New research out of UMass Amherst finds that employees face high risks and few benefits in making legal complaints of sexual harassment in the workplace.
The study found that 68 percent of employees who file sexual harassment complaints face some form of retaliation by their employer. Nearly two-thirds lost their jobs within a year.
Donald Tomaskovic-Devey is Director of the UMass Center for Employment Equity and co-author of the report. He says the consequences of filing legal complaints often outweigh the little financial compensation that they only occasionally result in.
“It’s high risk,” he said. "Three-quarters of people don't get any monetary settlement at all. The median, among that quarter who get anything, is less than $10,000. The legal route does not compensate either for the harassment, or for the very frequent loss of job."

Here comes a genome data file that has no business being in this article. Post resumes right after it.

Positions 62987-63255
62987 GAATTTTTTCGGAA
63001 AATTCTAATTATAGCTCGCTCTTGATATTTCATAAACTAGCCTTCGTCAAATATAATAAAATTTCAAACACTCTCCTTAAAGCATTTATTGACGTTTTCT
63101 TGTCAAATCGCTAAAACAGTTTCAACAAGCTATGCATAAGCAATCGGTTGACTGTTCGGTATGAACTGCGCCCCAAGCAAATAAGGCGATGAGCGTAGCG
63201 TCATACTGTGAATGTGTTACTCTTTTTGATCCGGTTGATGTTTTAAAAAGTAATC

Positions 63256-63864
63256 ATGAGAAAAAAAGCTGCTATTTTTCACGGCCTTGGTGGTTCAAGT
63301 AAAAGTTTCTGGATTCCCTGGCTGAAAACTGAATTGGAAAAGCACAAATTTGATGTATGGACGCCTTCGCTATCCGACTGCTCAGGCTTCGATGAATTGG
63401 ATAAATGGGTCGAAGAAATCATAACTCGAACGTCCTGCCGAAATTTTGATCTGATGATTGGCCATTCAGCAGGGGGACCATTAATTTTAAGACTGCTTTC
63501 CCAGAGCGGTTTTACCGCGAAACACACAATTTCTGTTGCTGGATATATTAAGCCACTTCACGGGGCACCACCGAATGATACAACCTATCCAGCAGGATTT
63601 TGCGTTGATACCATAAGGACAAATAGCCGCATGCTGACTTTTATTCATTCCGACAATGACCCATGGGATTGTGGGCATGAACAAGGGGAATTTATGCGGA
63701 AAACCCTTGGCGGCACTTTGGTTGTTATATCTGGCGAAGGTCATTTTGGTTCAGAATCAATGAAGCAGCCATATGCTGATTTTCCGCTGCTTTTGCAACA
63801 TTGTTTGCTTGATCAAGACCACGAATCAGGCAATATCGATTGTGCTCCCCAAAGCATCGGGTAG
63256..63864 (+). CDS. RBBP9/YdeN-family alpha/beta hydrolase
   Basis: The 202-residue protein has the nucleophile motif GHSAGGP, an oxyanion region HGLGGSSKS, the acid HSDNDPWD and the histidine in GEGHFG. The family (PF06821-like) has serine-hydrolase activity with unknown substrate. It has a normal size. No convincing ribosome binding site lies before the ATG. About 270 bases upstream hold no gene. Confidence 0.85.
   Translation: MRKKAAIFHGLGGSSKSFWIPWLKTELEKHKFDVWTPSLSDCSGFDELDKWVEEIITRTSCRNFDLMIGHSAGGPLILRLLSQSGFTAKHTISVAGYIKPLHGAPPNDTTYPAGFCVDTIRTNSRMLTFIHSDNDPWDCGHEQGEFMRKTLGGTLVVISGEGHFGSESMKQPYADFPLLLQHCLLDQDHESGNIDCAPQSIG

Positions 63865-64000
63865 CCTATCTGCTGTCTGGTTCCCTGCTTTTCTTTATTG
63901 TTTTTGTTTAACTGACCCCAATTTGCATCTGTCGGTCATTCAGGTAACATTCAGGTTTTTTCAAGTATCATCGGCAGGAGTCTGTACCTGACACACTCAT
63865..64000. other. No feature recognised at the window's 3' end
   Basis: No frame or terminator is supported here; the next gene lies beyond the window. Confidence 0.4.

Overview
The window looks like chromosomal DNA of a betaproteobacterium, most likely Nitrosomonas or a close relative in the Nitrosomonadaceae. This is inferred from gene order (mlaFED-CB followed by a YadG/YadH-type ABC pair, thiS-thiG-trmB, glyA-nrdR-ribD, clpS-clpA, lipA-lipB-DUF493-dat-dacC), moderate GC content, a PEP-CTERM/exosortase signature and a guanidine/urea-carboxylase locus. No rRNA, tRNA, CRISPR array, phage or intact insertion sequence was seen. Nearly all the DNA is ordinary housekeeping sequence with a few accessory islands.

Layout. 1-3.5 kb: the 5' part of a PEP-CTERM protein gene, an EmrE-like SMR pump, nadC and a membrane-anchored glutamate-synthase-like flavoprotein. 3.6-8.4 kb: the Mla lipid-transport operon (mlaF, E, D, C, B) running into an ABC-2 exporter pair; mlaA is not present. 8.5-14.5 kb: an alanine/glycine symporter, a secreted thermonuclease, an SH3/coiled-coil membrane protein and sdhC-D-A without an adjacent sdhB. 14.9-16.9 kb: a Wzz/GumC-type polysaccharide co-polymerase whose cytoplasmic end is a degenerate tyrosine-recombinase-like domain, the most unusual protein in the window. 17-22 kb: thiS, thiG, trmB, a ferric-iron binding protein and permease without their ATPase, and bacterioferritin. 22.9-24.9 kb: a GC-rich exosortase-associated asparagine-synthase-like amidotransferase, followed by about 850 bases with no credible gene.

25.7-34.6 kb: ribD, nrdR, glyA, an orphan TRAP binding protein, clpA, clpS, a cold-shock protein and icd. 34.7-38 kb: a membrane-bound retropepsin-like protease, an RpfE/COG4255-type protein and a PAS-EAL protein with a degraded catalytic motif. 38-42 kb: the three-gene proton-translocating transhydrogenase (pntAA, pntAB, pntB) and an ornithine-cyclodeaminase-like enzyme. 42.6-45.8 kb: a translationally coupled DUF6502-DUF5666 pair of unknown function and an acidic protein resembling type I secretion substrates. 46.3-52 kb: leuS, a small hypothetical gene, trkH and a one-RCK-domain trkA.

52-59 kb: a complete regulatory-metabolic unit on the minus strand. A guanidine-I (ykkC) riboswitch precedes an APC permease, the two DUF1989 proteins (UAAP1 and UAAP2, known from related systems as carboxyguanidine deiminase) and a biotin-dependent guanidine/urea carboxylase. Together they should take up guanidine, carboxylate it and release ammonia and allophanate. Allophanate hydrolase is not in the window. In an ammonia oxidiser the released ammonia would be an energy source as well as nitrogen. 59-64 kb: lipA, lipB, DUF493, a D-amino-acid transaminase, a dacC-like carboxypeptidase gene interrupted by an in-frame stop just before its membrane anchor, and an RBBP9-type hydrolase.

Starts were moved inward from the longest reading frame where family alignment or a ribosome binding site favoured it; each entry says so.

Tomaskovic-Devey said researchers also found that just 12 percent of harassment charges result in agreements to change workplace practices, which is what most employees actually want.
"They want to change the workplace so that it's better for their coworkers. If you go down the legal route, you're likely not going to be able to solve the problem,” he said.
The researchers analyzed over 46,000 harassment claims sent to state Fair Employment Practices Agencies and the Equal Employment Opportunity Commission. Those cases represent just a small fraction of all sexual harassment incidents that occur in the workplace.
Researchers say the EEOC is taking sexual harassment charges seriously, but the findings suggest that sexual harassment should be addressed proactively in the workplace through trainings in managerial practices.